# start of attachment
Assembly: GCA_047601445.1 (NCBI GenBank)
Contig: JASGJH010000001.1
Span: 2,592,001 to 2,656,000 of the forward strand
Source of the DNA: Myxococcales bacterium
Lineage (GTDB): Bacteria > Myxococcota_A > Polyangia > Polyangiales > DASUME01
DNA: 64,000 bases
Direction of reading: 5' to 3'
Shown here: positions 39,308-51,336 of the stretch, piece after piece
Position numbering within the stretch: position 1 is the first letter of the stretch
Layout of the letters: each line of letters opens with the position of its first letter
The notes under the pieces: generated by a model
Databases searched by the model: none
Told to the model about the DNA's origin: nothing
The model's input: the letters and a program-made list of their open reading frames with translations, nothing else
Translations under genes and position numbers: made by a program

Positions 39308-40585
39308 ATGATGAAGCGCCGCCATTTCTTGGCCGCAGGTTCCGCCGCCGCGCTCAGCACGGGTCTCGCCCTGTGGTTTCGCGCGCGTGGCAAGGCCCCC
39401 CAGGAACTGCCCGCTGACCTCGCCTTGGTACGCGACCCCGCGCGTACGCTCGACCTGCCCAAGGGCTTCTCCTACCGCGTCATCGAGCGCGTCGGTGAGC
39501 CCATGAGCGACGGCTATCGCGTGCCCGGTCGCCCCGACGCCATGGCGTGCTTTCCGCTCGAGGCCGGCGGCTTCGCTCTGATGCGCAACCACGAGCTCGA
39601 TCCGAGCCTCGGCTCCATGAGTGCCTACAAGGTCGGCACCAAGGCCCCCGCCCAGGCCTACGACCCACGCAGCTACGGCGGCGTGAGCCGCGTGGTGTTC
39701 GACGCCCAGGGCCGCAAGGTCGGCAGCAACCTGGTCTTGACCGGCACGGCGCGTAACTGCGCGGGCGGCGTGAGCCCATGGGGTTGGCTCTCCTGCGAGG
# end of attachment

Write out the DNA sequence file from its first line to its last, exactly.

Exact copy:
Assembly: GCA_047601445.1 (NCBI GenBank)
Contig: JASGJH010000001.1
Span: 2,592,001 to 2,656,000 of the forward strand
Source of the DNA: Myxococcales bacterium
Lineage (GTDB): Bacteria > Myxococcota_A > Polyangia > Polyangiales > DASUME01
DNA: 64,000 bases
Direction of reading: 5' to 3'
Shown here: positions 39,308-51,336 of the stretch, piece after piece
Position numbering within the stretch: position 1 is the first letter of the stretch
Layout of the letters: each line of letters opens with the position of its first letter
The notes under the pieces: generated by a model
Databases searched by the model: none
Told to the model about the DNA's origin: nothing
The model's input: the letters and a program-made list of their open reading frames with translations, nothing else
Translations under genes and position numbers: made by a program

Positions 39308-40585
39308 ATGATGAAGCGCCGCCATTTCTTGGCCGCAGGTTCCGCCGCCGCGCTCAGCACGGGTCTCGCCCTGTGGTTTCGCGCGCGTGGCAAGGCCCCC
39401 CAGGAACTGCCCGCTGACCTCGCCTTGGTACGCGACCCCGCGCGTACGCTCGACCTGCCCAAGGGCTTCTCCTACCGCGTCATCGAGCGCGTCGGTGAGC
39501 CCATGAGCGACGGCTATCGCGTGCCCGGTCGCCCCGACGCCATGGCGTGCTTTCCGCTCGAGGCCGGCGGCTTCGCTCTGATGCGCAACCACGAGCTCGA
39601 TCCGAGCCTCGGCTCCATGAGTGCCTACAAGGTCGGCACCAAGGCCCCCGCCCAGGCCTACGACCCACGCAGCTACGGCGGCGTGAGCCGCGTGGTGTTC
39701 GACGCCCAGGGCCGCAAGGTCGGCAGCAACCTGGTCTTGACCGGCACGGCGCGTAACTGCGCGGGCGGCGTGAGCCCATGGGGTTGGCTCTCCTGCGAGG